Beagle Bulls should be fed twice daily. They do well with commercial dog food/kibble, as well as some raw foods to balance out their diet. If training, Beagle Bulls are often very food motivated and require lots of treats. Keep this in mind when considering the amount of twice daily meals. Young Beagle Bulls need a higher fat diet as they grow, so owners can get special food for their first year of life.
Beagle Bulls don’t need much grooming.
Like Labradors and other medium length haired dogs, Beagle Bulls don’t require too much grooming maintenance. They can be brushed regularly to avoid too much shedding, which happens moderately. Skin can dry out, so baths semi-regularly (maybe every 3-4 weeks) is an ideal schedule. They rarely need trims on their coat if at all – just nail trims and ear cleanings.
Puzzles are often Beagle Bulls’ favorite toy.
Beagle Bulls can be a medium to highly active dog. With regular walks and socialization, they grow to be happy and healthy. These dogs do well with lots of fetch games and running, as long as owners are wary of a potential ‘take off’ instinct. With proper training, they can be off leash. Puzzles and tugging games are fun in the house too, as long as your Beagle Bull doesn’t have any aggressive tenancies.
They have a forgetful streak.
Although there is often a stubborn streak, Beagle Bulls are trainable when owners assert dominance. Dogs with alpha tenancies might have to be worked with closely at a young age for obedience. Some people may find tactics like e-collars or professional schooling to be valuable in training this breed of dog.
Beagle Bulls have medium intelligence and can take on many different commands. However, owners will most likely have to continue to remind them or they can forget certain training sessions over time.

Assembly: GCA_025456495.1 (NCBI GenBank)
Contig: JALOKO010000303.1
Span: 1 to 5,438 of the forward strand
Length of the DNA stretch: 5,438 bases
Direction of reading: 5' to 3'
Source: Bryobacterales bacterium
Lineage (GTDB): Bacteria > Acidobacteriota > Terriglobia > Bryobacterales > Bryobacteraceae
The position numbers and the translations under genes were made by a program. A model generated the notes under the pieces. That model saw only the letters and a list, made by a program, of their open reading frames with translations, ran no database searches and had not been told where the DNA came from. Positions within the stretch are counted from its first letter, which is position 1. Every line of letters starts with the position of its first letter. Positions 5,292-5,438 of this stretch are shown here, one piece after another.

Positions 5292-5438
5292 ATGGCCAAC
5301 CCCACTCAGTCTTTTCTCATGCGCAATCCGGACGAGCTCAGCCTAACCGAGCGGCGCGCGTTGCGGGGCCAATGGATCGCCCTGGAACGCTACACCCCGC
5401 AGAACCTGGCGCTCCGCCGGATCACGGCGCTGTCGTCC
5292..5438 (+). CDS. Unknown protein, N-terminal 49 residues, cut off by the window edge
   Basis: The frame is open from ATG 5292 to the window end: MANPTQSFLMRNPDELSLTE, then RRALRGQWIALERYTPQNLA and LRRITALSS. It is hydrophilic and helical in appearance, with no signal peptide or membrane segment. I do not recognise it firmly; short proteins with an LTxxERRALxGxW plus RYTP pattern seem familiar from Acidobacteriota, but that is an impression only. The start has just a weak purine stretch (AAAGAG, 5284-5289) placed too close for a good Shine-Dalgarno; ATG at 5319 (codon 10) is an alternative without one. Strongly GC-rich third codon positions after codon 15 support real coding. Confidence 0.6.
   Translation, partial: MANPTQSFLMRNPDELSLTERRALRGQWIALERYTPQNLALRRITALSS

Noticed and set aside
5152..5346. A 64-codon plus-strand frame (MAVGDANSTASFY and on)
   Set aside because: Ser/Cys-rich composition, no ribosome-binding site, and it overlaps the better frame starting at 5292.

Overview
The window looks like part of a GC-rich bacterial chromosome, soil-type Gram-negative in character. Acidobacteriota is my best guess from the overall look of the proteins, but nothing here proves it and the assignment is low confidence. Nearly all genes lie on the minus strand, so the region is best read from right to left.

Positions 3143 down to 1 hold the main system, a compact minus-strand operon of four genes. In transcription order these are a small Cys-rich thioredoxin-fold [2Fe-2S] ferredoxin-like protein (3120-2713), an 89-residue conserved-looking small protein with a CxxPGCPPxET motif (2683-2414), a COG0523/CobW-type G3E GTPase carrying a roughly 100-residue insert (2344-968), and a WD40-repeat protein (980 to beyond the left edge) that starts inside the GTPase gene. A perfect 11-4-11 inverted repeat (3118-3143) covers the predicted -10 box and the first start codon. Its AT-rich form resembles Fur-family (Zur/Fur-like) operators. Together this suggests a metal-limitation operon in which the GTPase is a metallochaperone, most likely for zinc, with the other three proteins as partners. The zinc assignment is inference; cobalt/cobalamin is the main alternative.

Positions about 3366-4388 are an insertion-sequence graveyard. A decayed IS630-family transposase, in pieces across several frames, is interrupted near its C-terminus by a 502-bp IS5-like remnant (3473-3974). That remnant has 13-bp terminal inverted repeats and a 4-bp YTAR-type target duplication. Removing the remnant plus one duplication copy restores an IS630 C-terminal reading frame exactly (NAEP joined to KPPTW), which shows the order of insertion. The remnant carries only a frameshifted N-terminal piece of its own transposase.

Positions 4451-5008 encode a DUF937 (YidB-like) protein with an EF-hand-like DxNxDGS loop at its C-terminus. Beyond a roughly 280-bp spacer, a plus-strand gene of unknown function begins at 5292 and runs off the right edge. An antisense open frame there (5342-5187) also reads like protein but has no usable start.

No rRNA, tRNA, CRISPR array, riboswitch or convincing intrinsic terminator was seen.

Beagle Bulls are healthy dogs.
However, like pitbulls and beagles, this breed mix can fall prey to heart disease. Also like the pitbull, Beagle Bulls not exercised enough may become overweight and will be challenged with health ailments that come with excess pounds. This can include joint problems and fatty livers.
Additional health issues that may occur with this hybrid breed can be:
- Tartar and plaque buildup in teeth
- Hip dysplasia
- Elbow dysplasia
- Parvo virus
Beagle Bulls are mostly found at rescue organizations.
Most people who own Beagle Bulls have rescued them from a shelter. Those who really would like this particular pet may find some breeders, which are usually rare. Consider the pros and cons between adoption and buying a dog from a breeder.
Training video of a Beagle Bull.
Jen Jones is a professional dog trainer and behavior specialist with more than 25 years of experience. As the founder of ‘Your Dog Advisor’ and the ‘Canine Connection’ rehabilitation center, she applies a holistic, empathetic approach, aiming to address root causes rather than merely treating symptoms.
Well known for her intuitive and compassionate approach, Jen adopts scientifically-proven, reward-based methods, encouraging positive reinforcement over punishment. Jen specializes in obedience training, behavior modification, and puppy socialization. Her innovative methods, particularly in addressing anxiety and aggression issues, have been widely recognized. Jen has worked with many of the world’s leading dog behaviorists and in her free time volunteers with local animal shelters and rescue groups.